Authorities in Algeria have have temporarily abandoned searching for shale gas after it sparked popular outcry, according to Algerian sources close to the government.
University students denounced during their weekly demonstration on Tuesday “selling the country's wealth.”
In a television interview last week, President Abdelmadjid Tebboune said “the door is open to those who want to benefit from the country’s shale gas.”
The interview was rebroadcast on Sunday “at the request of viewers,” according to the state television. Yet, the part related to the shale gas was taken out.
Asked if the shale gas was included in his new government’s agenda, Tebboune said the decision to exploit it was made in 2014.
He explained government will thoroughly assess the experiences of other countries in this field, which is an issue of concern to specialists.
“Algerians should know that shale gas is a buried wealth and if we want to raise people’s standard of living, we must exploit it.”
“We have the second or third greatest global reserve of shale gas, and we neither export agricultural nor industrial materials,” he noted.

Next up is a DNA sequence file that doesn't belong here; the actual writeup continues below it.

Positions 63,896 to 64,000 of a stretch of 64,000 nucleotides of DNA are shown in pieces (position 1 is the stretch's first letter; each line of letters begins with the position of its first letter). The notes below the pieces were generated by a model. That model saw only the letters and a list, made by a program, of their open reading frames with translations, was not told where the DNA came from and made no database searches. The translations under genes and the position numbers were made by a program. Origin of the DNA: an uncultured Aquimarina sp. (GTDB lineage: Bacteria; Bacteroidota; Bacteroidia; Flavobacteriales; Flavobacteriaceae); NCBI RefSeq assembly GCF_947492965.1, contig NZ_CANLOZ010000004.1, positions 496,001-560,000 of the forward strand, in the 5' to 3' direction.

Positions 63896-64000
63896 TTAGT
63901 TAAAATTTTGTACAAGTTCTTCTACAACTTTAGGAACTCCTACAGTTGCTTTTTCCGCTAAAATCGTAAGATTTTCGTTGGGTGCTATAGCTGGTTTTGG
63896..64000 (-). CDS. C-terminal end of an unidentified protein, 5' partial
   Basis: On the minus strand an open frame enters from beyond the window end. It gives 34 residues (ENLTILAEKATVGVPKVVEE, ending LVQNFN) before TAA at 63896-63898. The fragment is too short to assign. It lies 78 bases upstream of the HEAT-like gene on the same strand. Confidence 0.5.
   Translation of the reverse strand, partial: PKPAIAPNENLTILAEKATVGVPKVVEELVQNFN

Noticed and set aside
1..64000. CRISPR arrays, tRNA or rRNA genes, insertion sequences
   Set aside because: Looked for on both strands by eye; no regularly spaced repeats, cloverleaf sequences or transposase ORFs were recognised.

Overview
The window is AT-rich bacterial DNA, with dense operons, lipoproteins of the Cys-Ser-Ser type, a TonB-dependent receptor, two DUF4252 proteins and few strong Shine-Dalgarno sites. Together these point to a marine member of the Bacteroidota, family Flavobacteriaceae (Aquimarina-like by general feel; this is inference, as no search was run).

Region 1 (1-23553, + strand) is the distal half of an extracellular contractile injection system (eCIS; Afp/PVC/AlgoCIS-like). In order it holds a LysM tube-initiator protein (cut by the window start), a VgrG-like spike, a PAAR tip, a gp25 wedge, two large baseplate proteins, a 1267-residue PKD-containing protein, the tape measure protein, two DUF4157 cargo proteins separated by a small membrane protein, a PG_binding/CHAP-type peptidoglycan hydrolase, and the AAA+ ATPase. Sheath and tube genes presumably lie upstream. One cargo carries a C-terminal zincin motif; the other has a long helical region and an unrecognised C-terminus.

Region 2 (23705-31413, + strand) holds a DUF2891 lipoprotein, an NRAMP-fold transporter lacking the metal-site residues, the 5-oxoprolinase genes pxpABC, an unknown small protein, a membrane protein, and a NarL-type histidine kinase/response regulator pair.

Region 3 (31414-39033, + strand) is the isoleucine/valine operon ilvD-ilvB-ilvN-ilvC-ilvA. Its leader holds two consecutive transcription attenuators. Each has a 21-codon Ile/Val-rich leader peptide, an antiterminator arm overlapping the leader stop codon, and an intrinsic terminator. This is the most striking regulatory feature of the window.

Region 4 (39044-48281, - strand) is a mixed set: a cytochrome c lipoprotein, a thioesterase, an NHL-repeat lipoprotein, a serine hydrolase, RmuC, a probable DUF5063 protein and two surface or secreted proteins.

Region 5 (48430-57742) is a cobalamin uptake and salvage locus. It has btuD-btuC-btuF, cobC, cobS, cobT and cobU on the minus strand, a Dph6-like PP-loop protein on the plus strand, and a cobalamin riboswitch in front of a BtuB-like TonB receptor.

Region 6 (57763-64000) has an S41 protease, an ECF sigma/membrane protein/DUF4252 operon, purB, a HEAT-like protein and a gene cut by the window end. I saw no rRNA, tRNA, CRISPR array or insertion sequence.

The shale gas debate dominated slogans raised by university students, who were protesting for the 49th consecutive week.
They demanded a real regime change, indicating that the new president does not represent all Algerians, who have been rallying against all the practices of the former regime of ousted ruler Abdelaziz Bouteflika.
In other news, the Human Rights Watch said on Tuesday that Algerian authorities continue to arbitrarily arrest and prosecute activists from the demonstrations despite the president’s promise to initiate a dialogue with them.
“Since the presidential elections on December 12, 2019, Algerian authorities have detained dozens of activists who participated in peaceful protests, including as recently as January 17, 2020,” it stressed.
“Many remain in detention, facing charges based on their participation in peaceful protest or criticism of the authorities after the authorities provisionally released more than 70 activists in January.”
“Instead of freeing everyone detained for peaceful protest, the authorities have continued arresting and detaining people for their peaceful activism,” said Eric Goldstein, acting Middle East and North Africa executive director at Human Rights Watch.
“Offers of dialogue lose credibility when you are locking people up simply for going onto the streets to disagree with you,” he noted.
Copyright © Saudi Research and Publishing Co. All rights reserved.